Point: So, how would you all define chastity for Biola’s campus and how would you encourage students to pursue it?
Rosales: I see it as it pertains to a deep knowledge of ourselves as deprived beings who are calling out to be loved and enjoyed. Chastity corrects the sexuality of a person and brings it back to where it needs to be. It should be used to tame the broken soul with spiritual discipline and to realign our hearts to God. Is chastity an outdated term? No, it is a term that is desperately in need of revision.
Langer: I probably would not use the word chastity — now you have me thinking chastity belt! It is one of those words that would be great but there are a lot of “ifs” and it is one of those words that will be pretty hard to row your boat up. I would suggest as an alternative to use the word “devotion.” Because it moves you close to the goal — I mean, what is it that you want students to do with their sexual bodies? You want them to devote their bodies to Jesus. You want them to be the devoted embodied. Devotion is thought of as only a personal Bible study, but not something we do with our body or our work, because we don’t think of it in that theological way. Not because it can’t be a theological thing, but because we do not think of it that way. So, I would like to beat the drum for making it be called devotion. I think that would be the best approach.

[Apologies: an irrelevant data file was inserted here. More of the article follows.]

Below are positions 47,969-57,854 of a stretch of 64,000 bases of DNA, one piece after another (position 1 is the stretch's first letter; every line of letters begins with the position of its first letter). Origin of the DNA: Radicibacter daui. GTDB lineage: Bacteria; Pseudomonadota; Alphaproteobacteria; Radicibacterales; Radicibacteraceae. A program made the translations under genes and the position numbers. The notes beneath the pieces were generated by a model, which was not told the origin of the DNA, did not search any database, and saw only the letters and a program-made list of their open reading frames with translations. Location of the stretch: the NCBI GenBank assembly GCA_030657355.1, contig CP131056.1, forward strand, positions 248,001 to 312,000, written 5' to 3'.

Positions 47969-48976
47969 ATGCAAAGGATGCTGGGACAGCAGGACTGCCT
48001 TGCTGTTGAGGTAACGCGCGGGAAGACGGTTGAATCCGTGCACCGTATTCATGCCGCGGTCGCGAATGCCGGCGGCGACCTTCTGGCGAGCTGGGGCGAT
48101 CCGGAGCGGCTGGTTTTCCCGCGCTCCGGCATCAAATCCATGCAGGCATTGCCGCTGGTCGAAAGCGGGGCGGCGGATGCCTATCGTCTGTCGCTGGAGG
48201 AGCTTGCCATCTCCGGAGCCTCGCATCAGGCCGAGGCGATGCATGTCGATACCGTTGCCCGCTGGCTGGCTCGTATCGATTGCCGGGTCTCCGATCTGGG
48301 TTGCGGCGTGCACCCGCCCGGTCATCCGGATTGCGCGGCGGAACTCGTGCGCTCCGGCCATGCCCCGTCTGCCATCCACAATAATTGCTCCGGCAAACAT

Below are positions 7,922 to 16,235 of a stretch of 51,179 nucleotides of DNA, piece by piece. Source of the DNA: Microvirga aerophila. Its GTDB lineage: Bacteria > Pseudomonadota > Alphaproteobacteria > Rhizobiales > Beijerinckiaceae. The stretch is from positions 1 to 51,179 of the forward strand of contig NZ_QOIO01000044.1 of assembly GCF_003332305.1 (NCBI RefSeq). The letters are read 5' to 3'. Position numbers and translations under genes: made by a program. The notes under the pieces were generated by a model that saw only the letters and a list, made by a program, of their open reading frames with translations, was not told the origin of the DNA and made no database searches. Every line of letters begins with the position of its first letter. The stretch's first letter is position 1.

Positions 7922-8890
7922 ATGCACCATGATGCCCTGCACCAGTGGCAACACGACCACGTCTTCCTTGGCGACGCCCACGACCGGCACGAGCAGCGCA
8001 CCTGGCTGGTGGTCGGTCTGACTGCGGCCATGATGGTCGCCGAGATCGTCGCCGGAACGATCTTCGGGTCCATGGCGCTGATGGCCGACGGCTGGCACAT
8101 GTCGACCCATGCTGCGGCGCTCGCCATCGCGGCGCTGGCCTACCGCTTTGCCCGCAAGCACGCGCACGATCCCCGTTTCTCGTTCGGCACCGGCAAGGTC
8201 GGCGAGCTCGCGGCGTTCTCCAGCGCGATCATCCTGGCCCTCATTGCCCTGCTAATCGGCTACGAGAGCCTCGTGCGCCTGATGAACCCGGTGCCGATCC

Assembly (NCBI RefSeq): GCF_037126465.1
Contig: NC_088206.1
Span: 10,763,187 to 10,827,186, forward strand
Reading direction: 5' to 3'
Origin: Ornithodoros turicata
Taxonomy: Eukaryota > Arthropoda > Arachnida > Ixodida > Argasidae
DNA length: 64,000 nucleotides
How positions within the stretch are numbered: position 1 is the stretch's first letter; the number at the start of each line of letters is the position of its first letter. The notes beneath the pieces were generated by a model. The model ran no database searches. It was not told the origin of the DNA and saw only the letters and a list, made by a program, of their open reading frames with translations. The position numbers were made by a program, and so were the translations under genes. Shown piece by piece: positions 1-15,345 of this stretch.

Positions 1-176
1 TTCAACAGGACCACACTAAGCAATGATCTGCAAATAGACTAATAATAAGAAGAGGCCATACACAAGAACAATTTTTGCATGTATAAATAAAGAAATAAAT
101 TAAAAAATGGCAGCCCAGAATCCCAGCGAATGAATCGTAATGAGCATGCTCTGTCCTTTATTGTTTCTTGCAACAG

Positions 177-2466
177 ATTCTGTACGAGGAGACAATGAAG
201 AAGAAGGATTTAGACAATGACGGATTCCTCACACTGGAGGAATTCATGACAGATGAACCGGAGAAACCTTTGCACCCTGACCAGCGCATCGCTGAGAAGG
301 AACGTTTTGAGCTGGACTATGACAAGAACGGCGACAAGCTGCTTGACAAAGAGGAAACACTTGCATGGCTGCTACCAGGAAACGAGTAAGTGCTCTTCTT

Calley: A good way to encourage students would be to talk about sex in a community matter rather than a private matter. You said you read Lauren Winner’s book, Real Sex, and in it she advocates that sex be a communal topic, and I think that is significant. This is going to sound bad, but we need to take sex out of the bedroom — there is something to that idea of community. I would also like to see us having discussions together. Biola has separate chapels for males and females [when speaking about sexuality] but why can’t we have these discussions together and share our hearts and struggles with one another?
Langer: It is interesting how much we see sex [in our culture] but how private we make it. It doesn’t lead to healthy communal expression of the issues.
Sidnam: Our rhetoric has been convoluted and that makes it difficult to define chastity. We draw things from culture and tradition. The idea of adding in a new rhetoric of chastity could be helpful to our community, because if we did a seminar and marketed it about chastity people will not be more likely to come, but if we have a seminar on devotion it may draw in more people. I also think it would be good to add more to the contract to help delineate blurred lines for people.
Andre: I like the idea of changing it into a new rhetoric, but maybe marrying it with the old rhetoric too. I think that“chaste devotion,” introduces the richness of the word that we lost. Also, if we are to couch this topic on campus I would say to keep it as far away form the contract as possible. Lets do it in a community and talk about the positives and not just the negatives.
Rosales: I would encourage students to strive for holiness. Seek God and admonish one another. Become an active member in a community of believers. Regard others higher than yourself and most of all remember that your body is a temple and your mind is what controls that temple.